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The states general do earnestly press, that part of them 362 120 132 287 467 422 408 468 90 may go for Gluckstad; but the Danish 140 463 35 244 468 260 393 138 60 381 393 141 ministers would have them all go for Zeland; and the 305 558 207 468 truth is, the k. of Denm. hath no need of them at Gluckstad, but the states general have 74 144 463 38 244 468 535 323 in their hands that place and Croningberg castle. 467 120 355 251 207 26 443 393 106 55 231 132 Coilonei Killigrew, that commands 85 351 82 358 55 132 41 160 467 254 90 371 the English, is a desperate cavillier. 56 362 143 64 346 14 263 139 426 437 466 245 514 85 362 286. And so far as I can suppose, notwithstanding all, 324 231 42 106 450 34 these four thousand men will speedily goe, and for Zealand. 279 70 362 314 207 305 558.
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I did last night, as soon as I had my letters, according to what was in yours, forthwith goe to Monsieur Appleboon to desire him to 132 210 154 241 412 477 263 141 70 send an expresse to the king of Sweden to give him notice, that the 477 313 326 394 475 251 477 lord protector's fleet would set saye 289 450 358 about Monday last, 261 356, that so accordingly hee might order his affayres, 416 263 132 327 192 298 71 133 287, which he forthwith did by land; and the lord Nieuport's letters by the former 140 361 141 239 468 305 379 135 post did assure them, that the lord protector's fleet would not go to 358 289 501 395 149 314 477 the Sound, 153 106 35, a copy whereof I have herewith sent you.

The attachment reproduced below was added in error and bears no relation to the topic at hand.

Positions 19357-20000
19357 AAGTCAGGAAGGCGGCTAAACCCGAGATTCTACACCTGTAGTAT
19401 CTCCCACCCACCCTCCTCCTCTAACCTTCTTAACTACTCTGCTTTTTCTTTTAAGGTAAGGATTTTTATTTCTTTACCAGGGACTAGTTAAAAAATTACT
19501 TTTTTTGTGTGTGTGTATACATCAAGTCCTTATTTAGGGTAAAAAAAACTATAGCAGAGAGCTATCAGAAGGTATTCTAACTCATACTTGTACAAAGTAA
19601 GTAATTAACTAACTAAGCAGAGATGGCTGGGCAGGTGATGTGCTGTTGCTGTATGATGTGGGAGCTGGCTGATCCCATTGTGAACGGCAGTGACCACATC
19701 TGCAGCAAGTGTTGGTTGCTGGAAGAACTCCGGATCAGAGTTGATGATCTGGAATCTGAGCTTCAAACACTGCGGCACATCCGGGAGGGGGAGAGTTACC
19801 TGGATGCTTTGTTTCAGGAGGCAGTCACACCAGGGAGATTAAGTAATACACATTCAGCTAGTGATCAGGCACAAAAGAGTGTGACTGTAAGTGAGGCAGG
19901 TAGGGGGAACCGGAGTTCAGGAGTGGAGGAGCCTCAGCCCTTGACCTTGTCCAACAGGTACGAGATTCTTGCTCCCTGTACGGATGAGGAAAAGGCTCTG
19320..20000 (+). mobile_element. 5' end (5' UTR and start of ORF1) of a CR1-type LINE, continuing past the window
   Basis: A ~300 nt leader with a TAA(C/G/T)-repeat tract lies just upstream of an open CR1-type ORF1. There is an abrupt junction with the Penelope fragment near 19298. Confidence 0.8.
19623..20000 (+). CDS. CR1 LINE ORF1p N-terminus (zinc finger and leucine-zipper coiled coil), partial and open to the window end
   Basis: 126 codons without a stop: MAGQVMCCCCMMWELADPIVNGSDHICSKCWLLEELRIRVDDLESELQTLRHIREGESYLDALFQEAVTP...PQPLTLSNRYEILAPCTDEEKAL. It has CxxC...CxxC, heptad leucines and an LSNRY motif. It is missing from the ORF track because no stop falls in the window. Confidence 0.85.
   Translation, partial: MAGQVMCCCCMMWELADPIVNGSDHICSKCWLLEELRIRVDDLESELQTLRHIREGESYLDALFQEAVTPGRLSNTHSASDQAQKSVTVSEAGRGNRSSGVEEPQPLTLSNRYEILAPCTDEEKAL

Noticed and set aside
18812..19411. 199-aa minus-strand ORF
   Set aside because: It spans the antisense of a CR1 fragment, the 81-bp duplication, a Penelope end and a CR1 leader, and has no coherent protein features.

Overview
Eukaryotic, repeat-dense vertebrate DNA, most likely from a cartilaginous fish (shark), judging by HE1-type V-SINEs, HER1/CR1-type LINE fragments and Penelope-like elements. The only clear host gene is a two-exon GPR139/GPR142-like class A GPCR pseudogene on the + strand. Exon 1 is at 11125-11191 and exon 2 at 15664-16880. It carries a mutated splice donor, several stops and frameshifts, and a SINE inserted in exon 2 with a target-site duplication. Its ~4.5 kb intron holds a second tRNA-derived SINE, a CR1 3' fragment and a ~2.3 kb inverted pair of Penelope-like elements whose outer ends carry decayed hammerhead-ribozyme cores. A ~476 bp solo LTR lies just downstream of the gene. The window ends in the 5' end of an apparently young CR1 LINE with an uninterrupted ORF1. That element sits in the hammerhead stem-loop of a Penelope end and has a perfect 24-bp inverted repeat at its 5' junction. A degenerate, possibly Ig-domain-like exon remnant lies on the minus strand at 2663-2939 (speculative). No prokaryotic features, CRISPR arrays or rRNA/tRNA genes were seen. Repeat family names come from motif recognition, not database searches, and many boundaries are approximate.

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I have herein inclosed to you the resolution of the states general upon my memorial concerning the Postillion, and other English ships, taken coming out of Britain, whereby you will see they have sent it, together with the papers therewith presented to the East India company at Amsterdam, which yet they did not do, till the 395 147 270 475 84 468 certaynety came, how matters had passed 159 371 148 466 133 139 319 24 120 217 141 between their fleet and the king of Sweden; 71 134 48 358 289 207 536; and I believe would not yet have done it, if victory had been total, 72 50 155 335 477 441 319 33 232 477 463 as was expected. 294 426 28 145 279. Some time the beginning of the next week I understand that the deputies of the states do intend to have a conference with me about theis ships; and they say, that much is untrue, that is alledged. I tell them, that enough is too clear, to wit, that the ships were taken merely upon the account of trading with their enemy, and that not in counterbanded goods, and that in places not blocqued up as Cadiz hath been by his late highness, or Lisbon by them; and plainly, that his highness, that now is, is resolved to have reason done him in this business; and that whatever orders or instructions they may think fit to send to their embassador at London, yet that it is in vain for them to expect any issue thereof, until satisfaction be given in this business. I do earnestly also wish, that you would be pleased seriously to take order for the restoring of that ship mentioned in one of mine by the last post, which was taken in open sea by general Penn in the West-Indies. It would stop many mens mouths, and take away the whole cry of that long list of ships said to be wrongfully taken in the est-Indies, whenas in truth, so far as I can understand, all the rest of them were taken actually trading at the Barbadoes, contrary to the law of England. There are several ships come into this country lately from Barbadoes, and one which hath been trading at Jamaica also, whereof I thought it my duty again to give you notice.